Kannaboomers:       16:23 Right. The last time I went to a dispensary, I think I paid $35 in taxes. Um,

Kristen Yoder:      16:29 Exactly. So I'll be. Yeah, literally I will not, I will not even use it if that's what I have to go through. Like this is a moral principle thing for me.

Kannaboomers:       16:42 How do you see this playing out? I mean, there's not incentive to comply, there's a lot of disincentive to comply. There's not enforcement, so

Kristen Yoder:      16:53 if you're a company who went through the nightmare of getting a license, you have every, every bone in your body and reason that you live is to be compliant because you did not just go through that nightmare to like, you know, play around. Um, and it's going to be hard because these are not California cannabis business owners. They're not business people last year and I highly doubt that they're business people this year, but they need to become beyond business people. They need to become, you know, corporation people. They need to. I mean, it's a huge, a huge learning curve that's going on. And um, I, I think that for these companies to make it, the illegal companies, they, they can't shut down because then they don't have any money and they can't operate because then they're breaking the law. I don't, I don't really know what the solution is other than making all of these local governments regulate their industries instead of ignoring them. That's the only way.

Kannaboomers:       18:01 Well, you said something a minute ago about a pathway, you know, at least have a way to to go from non-compliant to semi compliant to compliant. I mean, I think we all agree things should be done the right way. Maybe the company's being compliant, they're. They're trying to do things the right way is the logs are the taxes, do they have to be that high? How do you get it to a point where everybody wants to comply?

Kristen Yoder:      18:26 Well, that's what I'm saying. When it for a pathway to compliance, you would have to regulate your industry in the first place. I mean two thirds of California is refusing to allow any sort of commercial cannabis activity. Two thirds. That does not mean that there's no cannabis industry. It just means that all of them are now criminals and they have no protections in operating and the state is still not getting any tax money and the fact that they are making the barriers to entry so high and it's so difficult to comply, that's just killing off all of the mom and pop companies out there because it's nearly impossible to keep up even financially with the regulations. For example, um, at first the California emergency regulations had said that cannabis packaging has to be childproof the actual packaging. And then they said, no, it doesn't. It doesn't have to be childproof. You can just use a child safe. Oh No, it's the opposite. They said your packaging doesn't have to be child safe, but the exit bag at the dispensary has to be. Then they changed it and said, you do need to have each individual package of cannabis products be an a childproof packaging. So all of these companies spent tens of thousands, hundreds of thousands of dollars coming up with these, if not buying an already created child safe packaging. Some of them creating their own designs have really cool creative patent pending type of packaging. All to find out that after the those regulations came out, the state changed it again because they had received so many complaints and now all of these packet or all these companies have packaging that wasn't even necessary. It's these changes, these little changes that can kill companies that didn't start off with a ton of money and that's most companies that are not backed by investors and I think from the 20,000 square foot view, what I'm seeing is the barriers of entry are so high that it's killing off the California cannabis culture and it's. It's making it a breeding ground for capitalist with a lot of money and most of them are coming from out of state because our state is a state that didn't put it in state limit on a investors or people in the state. So anyone can invest and open a company. In California.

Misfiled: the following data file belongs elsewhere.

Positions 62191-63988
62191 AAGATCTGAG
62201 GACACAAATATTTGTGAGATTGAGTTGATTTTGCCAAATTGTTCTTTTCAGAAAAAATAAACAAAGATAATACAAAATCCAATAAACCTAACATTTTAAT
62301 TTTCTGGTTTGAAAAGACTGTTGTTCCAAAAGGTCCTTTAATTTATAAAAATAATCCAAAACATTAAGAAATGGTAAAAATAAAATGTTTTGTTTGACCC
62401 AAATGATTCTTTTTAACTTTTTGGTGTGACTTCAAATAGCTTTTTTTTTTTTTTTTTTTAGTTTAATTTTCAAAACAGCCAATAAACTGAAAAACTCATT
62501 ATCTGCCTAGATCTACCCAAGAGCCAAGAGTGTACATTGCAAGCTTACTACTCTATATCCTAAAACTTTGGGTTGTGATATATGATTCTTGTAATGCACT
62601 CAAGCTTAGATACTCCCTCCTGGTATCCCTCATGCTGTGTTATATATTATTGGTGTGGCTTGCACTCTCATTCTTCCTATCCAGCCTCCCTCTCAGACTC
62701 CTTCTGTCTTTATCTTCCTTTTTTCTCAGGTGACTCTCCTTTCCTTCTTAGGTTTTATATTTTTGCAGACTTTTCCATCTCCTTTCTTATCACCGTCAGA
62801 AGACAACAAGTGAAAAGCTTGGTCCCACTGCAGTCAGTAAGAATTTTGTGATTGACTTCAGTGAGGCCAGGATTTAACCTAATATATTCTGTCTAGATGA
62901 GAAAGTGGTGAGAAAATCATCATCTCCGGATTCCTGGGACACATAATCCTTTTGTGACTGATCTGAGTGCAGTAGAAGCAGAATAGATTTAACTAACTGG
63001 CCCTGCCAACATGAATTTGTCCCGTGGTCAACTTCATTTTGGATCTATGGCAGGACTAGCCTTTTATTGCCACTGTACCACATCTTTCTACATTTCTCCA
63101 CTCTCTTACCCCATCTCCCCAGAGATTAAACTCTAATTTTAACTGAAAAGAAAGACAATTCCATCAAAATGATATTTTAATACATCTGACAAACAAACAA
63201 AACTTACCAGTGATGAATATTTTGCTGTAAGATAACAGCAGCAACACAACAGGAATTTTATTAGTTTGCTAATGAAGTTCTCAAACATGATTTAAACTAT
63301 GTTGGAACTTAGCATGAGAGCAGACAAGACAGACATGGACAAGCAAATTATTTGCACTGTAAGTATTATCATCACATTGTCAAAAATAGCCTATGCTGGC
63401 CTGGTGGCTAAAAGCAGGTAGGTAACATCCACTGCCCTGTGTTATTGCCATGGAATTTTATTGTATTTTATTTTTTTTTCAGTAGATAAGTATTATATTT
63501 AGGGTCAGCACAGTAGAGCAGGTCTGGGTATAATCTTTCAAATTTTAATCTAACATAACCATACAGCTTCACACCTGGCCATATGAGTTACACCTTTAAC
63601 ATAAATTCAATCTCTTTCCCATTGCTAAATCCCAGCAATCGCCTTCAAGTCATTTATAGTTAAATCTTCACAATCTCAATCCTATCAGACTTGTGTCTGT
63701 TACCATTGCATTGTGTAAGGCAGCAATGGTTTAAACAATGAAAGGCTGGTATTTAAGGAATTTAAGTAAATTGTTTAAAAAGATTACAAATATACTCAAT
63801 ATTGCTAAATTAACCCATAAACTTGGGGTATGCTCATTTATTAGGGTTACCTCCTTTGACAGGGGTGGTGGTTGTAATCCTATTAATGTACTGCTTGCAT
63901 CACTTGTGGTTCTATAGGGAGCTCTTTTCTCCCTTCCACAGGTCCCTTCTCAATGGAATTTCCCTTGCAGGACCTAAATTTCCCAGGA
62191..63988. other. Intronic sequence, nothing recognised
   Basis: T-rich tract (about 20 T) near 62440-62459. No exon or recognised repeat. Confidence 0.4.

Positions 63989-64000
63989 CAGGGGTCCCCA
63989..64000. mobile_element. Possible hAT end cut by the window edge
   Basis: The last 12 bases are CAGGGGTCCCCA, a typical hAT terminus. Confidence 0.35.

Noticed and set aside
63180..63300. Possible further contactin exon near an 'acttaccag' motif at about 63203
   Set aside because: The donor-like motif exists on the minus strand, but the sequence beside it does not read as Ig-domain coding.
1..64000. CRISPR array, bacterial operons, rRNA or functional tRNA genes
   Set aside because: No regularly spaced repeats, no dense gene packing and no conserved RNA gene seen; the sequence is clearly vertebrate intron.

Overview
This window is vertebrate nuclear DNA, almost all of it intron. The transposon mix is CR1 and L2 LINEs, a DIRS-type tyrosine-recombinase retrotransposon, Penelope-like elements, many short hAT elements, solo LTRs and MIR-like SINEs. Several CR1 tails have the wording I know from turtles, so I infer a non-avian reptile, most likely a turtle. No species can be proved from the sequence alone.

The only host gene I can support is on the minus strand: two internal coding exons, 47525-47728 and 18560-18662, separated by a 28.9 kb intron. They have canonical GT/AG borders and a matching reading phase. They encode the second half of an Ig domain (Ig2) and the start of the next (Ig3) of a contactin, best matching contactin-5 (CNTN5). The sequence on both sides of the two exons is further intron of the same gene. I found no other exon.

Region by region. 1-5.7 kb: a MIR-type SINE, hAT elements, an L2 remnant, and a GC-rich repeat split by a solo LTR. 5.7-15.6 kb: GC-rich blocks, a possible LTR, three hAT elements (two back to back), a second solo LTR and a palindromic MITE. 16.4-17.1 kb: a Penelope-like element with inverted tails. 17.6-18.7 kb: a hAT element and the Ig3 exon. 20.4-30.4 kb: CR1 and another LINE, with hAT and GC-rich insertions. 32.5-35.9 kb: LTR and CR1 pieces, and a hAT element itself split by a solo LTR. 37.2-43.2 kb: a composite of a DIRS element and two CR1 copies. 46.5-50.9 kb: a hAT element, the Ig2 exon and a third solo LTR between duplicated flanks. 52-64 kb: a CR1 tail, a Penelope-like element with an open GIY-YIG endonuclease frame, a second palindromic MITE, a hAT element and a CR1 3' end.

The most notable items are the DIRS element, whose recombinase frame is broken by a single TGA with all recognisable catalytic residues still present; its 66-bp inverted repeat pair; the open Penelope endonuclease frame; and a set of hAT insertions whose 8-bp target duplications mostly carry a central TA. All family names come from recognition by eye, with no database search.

Kannaboomers:       21:02 What I hear you saying is maybe the big players, Philip Morris or the conglomerates have an opening here because they do have the deep pockets and the resources. They have lobbyists who can change laws.

Kristen Yoder:      21:13 I believe they are the ones behind it. I think that on the 11th hour of the regulations being published before it happened, there was, um, there was a limit on mega grows, any grow over 22,000 square feet. And the night before they published it, got the governor removed, he removed a section that prevented people from licensed stacking and licensed stacking is when you have a really big property and then you get a license per every 10,000 feet. But altogether you have a huge amount of the grill. He got rid of that protection which was there to help the small to medium farmers be able to compete on the same level instead of having these huge corporations come in and just wipe them out. That protection was gone immediately. I have to wonder who did that, like, who's behind that? Uh, I don't think our regulations were created for the mom and pop growers. California is the fifth largest economy in the world. You've got to believe that there are major players behind the scenes impacting the regulations in California does go around and have a comment period. Every time they released regulations to get people's input. I still think that lobbyists and dark money has more power than the actual people being subject to the regulations.